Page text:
The good news is that they appear to be willing to contribute to the maintenance, and I have to say - with a few caveats - I'd welcome this, as I expect it ain't going to be cheap! So, try and have a chat and arrive at a mutually-agreeable solution.

You will, however, need to be unambiguously clear about things they mustn't do, and you must have a way of proving you've made them aware of this. A good way is, after discussing it, to write out a bullet point list of what was discussed and agreed, and make sure you have a recordable way of sending it - email, WhatApp, letter (if videoed or witnessed), etc.

So, things they mustn't do, as it could damage the OLD wall;
They mustn't undermine the founds and footings.
They mustn't disturb any of the underground brickwork.
They mustn't attach anything to the brickwork.
They mustn't attach anything new to the wall - and that includes fenceposts.
They should discuss with you before doings things like changing gates, so that you can ensure it's done correctly.

That, clearly, narrows down what they can do! If they really want a decorative fence on their side of this wall, it's going to have to be largely self-supporting. Ie, posts inserted close to the wall, but not to a depth that disturbs the footings. That means it'll require strut bracing on their side - hardly attractive.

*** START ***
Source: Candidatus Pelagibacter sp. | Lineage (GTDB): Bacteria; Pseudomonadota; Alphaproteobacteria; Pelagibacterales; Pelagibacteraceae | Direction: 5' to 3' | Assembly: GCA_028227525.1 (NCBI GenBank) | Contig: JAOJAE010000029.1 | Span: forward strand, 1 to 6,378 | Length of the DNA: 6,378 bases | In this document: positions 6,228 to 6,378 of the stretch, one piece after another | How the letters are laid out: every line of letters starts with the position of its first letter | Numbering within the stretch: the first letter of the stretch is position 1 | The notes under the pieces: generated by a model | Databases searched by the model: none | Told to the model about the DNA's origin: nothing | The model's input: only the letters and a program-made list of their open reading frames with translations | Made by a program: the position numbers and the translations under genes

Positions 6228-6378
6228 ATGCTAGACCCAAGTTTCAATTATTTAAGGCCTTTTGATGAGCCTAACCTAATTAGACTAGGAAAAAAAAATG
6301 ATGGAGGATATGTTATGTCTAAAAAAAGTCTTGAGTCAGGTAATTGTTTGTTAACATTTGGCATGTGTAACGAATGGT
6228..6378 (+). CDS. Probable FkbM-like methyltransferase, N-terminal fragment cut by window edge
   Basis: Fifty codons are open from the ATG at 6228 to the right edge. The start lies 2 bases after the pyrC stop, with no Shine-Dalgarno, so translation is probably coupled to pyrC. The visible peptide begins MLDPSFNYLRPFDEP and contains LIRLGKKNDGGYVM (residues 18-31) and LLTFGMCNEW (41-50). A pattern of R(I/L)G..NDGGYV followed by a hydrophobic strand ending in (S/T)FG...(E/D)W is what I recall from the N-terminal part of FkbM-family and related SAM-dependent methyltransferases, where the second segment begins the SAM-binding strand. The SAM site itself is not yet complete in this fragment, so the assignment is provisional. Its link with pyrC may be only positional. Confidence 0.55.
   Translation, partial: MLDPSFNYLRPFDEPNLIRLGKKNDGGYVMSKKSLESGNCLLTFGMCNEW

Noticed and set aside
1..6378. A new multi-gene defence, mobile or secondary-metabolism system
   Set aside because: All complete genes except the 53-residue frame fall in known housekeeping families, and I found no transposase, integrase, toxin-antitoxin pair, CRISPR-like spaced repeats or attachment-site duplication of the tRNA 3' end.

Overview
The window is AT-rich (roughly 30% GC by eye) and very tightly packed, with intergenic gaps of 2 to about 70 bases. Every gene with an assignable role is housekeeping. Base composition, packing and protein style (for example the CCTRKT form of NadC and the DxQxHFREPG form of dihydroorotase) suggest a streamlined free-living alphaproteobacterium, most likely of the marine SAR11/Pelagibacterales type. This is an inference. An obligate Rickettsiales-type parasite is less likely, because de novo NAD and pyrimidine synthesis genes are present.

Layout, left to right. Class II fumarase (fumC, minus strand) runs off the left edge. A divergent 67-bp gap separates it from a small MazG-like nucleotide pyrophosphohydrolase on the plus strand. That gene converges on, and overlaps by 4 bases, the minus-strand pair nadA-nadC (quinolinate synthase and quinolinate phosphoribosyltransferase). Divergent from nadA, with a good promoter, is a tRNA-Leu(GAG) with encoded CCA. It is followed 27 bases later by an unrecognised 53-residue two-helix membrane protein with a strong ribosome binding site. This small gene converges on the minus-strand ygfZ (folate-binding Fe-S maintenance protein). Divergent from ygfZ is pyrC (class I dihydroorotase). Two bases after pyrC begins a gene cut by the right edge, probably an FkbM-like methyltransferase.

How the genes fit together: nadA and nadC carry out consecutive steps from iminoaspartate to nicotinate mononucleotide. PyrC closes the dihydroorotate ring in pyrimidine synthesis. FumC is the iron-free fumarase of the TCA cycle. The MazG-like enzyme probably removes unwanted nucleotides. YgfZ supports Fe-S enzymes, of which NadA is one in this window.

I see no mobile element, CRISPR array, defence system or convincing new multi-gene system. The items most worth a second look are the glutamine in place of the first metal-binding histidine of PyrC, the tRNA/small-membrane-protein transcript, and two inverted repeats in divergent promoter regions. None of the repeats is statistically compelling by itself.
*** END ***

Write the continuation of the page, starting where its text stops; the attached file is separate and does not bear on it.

Ok, in reality, a wall in good condition should be able to tolerate a post being stuck through its founds every 6' with no issue. And, if they do this with seemingly no ill effect, that will probably be that! But, you need to put them on notice of what could happen, and that they'd be responsible if the worst did occur.

So, any common ground? Did you say they'd be happy to repoint their side, but you are concerned about the builder they could use? Tbh, I'd be looking at this as the best solution, but - yes - I'd want to know the builder used, and that they know the correct repointing mix to use on these old bricks - it's easy to use a too-strong modern mortar, for instance, and then find that the bricks are breaking up over time as all the stresses have been passed on to the bricks themselves.

A poster has suggested that the 'covenanted' obligation for maintaining this wall is not passed on to subsequent owners. No idea if that's correct - or who could actually enforce it if it is. But what is correct, is that you 'own' that wall, so are responsible for it. For instance, if that wall becomes unsafe, then you carry the risk of a claim against you should it fall and cause damage.

So, see what common ground you have with your neighb :-)
MacadamB53
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Re: Some questions regarding neighbour's right to actions that affect our wall

Post by MacadamB53 »

hi SnoopyDoo,

Do you think it is correct that this would be criminal damage and, if so, what action should we take if his builder starts to take an angle grinder to the wall without our permission?

a bit of reading from a quick “google” will tell you that criminal damage must involve damage to property which is beyond de minimis and impairs its value or usefulness.

if the neighbour’s fence is installed without causing any meaningful damage to your wall then I’m not sure they could be found guilty of the offence.